Every day, it feels like we’re captivated by yet another news story involving sexual abuse.
Currently, many of us are preoccupied with two recent documentaries involving high-profile performers and child sex abuse. Last month, we learned that more 380 people involved with the Southern Baptist church have faced allegations of sexual misconduct. Last fall, we followed reports covering the local rape trial of the younger brother of a star Panthers player. We also listened to a California professor testify that a Supreme Court judge nominee had groped her when they were in high school.
Sexual assault and harassment touch just about every corner of our society. Research shows that one in three women and nearly one in six men experience contact sexual violence at some point in their lives. According to U.S. Census data, there are approximately 430,000 women living in Charlotte — that means more than 141,000 local women have or will have experienced sexual violence.
It’s pretty depressing. And trying to escape that reality, especially when we’re always connected to social media, seems next to impossible. There, with the ease of a “Share” button, the fire that carries many of these stories far and wide is ignited.
For survivors of sexual abuse, the endless barrage of triggering headlines can be more than just depressing — they may find themselves dealing with many of the same feelings they had when they were abused.
This is called retraumatization, explained Kim Dupuis, clinical director of survivor-led advocacy organization Brave Step. It’s basically anything that “reopens the wound of somebody’s trauma,” thus resurfacing feelings of guilt, shame or even feeling like no one believes your story.
“You really can’t get away from it,” Dupuis said. “You turn on the TV, you look at your phone, you turn on the radio — it’s being discussed everywhere. It’s an extremely challenging time for someone who may feel like they’re miles and miles away from their trauma and have done their healing — this definitely can resurface a lot of emotions around the initial trauma.”
No, you can’t get away from it. Not with the traction the #metoo movement has made in recent years, bringing these issues to light. But there are things you can do as a survivor to cope when you’re feeling triggered by the news cycle.
One of the first things you should do is to acknowledge what you’re feeling is real, Dupuis said. “This is retraumatization. This is secondary trauma. And there is a very real psychological and physical response to it. Acknowledging that and recognizing it are key to seeking out help in healing from it.”
Cori Goldstein, the deputy chief operating officer at Safe Alliance (a nonprofit that offers clinical and victim services), said that when people call their 24/7 support hotline seeking help after feeling triggered because of something they’ve seen in the news, advocates often offer “grounding techniques” to help them return to the present moment.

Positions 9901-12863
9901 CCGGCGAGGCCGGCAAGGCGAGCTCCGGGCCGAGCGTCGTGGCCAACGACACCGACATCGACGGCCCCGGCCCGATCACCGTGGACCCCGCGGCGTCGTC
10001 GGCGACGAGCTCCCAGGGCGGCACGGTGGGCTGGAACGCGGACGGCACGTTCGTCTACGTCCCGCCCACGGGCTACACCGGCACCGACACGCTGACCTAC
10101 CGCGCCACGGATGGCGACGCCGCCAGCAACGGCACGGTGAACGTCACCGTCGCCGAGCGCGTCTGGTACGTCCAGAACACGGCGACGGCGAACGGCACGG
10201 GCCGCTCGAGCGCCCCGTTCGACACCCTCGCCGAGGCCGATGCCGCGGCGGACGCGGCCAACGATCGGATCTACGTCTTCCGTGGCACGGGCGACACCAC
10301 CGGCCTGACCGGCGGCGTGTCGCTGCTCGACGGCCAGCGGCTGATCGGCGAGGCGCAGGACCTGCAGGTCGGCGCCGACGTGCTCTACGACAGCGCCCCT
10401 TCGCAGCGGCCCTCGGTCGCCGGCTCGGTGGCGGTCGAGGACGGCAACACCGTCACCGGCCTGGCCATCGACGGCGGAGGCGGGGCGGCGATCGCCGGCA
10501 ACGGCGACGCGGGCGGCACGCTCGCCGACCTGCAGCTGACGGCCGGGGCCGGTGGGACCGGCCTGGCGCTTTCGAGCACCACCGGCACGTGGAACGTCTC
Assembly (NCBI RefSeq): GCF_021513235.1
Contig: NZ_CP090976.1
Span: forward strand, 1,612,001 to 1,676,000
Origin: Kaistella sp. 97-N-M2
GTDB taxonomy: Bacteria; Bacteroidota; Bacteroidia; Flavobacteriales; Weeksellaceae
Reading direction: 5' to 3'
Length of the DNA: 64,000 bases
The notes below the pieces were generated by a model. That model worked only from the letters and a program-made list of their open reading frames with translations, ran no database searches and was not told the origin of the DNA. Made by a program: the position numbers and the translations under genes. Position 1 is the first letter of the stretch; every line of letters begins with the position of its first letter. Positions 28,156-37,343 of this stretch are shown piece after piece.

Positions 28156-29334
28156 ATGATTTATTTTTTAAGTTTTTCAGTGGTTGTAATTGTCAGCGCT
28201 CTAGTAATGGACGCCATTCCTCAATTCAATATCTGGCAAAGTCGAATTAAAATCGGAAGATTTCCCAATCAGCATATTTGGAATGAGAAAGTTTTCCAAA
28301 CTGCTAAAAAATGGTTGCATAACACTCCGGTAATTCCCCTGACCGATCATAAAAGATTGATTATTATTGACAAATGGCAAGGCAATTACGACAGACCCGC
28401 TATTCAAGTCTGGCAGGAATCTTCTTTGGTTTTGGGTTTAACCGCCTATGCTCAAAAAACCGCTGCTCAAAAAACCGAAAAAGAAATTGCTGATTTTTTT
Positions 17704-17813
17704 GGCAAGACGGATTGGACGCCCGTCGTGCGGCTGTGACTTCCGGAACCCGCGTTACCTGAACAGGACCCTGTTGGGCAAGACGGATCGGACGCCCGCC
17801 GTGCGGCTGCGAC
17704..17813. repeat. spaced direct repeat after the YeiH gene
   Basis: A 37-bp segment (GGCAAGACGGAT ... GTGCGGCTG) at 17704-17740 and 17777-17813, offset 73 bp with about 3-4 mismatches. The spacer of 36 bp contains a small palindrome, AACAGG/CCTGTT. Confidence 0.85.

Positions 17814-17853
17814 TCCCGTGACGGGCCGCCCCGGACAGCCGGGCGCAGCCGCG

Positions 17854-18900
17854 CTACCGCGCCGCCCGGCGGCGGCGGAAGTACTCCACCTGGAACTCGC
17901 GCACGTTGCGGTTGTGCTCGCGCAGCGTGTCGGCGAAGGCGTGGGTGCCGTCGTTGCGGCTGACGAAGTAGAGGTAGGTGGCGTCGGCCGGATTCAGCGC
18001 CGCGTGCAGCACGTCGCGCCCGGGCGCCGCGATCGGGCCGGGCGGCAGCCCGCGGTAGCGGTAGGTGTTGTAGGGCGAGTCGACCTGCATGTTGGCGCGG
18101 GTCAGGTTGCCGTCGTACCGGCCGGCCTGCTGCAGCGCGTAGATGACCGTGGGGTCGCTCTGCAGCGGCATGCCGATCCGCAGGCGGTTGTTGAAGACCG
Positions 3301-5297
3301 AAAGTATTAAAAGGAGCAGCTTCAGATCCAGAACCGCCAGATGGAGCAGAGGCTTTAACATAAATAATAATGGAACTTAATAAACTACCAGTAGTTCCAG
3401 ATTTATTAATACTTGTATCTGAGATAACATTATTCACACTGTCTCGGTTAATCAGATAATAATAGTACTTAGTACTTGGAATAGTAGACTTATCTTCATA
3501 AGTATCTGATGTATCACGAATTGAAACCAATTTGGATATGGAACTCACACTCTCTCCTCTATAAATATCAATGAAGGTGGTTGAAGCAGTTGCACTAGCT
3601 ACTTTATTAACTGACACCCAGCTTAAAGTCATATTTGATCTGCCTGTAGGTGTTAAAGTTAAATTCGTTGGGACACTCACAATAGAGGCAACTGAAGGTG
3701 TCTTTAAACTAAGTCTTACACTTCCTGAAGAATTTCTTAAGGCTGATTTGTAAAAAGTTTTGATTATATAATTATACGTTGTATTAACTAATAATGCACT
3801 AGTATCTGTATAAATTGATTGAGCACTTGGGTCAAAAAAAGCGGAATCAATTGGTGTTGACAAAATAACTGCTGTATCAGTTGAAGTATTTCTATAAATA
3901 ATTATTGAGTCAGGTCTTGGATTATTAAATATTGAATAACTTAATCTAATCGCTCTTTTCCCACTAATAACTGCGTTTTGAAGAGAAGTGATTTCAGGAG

“What we’ve found works the best is focusing on the five senses,” Goldstein said, adding that this conversation is individualized based on the survivor and their experience. For example, an advocate may suggest a survivor take a whiff of a strong scent, such as peppermint or lavender, to help them step away from their traumatic memories.
“Sometimes, we use sight,” Goldstein continued. “We’ll say, ‘Wherever you’re sitting right now, name all of the colors in the room. Name the colors that are around you.’ So they’ll look at something and start naming the color, and that’s telling them they’re not in the past. They’re present where they are in that moment.”
“If they are safe, we encourage them to tell themselves, ‘I am safe in this moment. I am not in that experience anymore.’ If they’re not safe, then we evaluate safety and work toward getting them safe.”
Another way to deal with the never-ending public conversations surrounding abuse is to talk about them with the people you trust the most, whether that’s a personal support system of family and friends, or a trained professional.
Dupuis also suggested simply unplugging from TV, social media and phone notifications and spending time on activities that lower your stress levels, such as meditation or yoga. “Insulate [yourself] from hearing and seeing it daily,” she said.
Both Dupuis and Goldstein also noted that one benefit to these ongoing conversations around abuse, consent and healthy relationships is that they raise more awareness of the prevalence of this terrible behavior. That, in turn, may help to address some of the misconceptions surrounding abuse, thus pushing for systemic change.
Last year, with the popularity of WFAE’s investigative podcast She Says — which followed the journey of one sexual assault survivor in Mecklenburg County — Goldstein said Brave Step saw an increase in referrals, including more people seeking services and those wanting to offer their support.
“If we get people listening and talking and having these conversations, it’s always going to make an impact,” Dupuis said.
If you or someone you know is a victim of sexual assault, abuse, or harassment, you can call Safe Alliance’s 24/7 Greater Charlotte Hope Line at 980-771-HOPE (4673). You can also find more information from Brave Step and the North Carolina Coalition Against Sexual Assault, or join a local support group.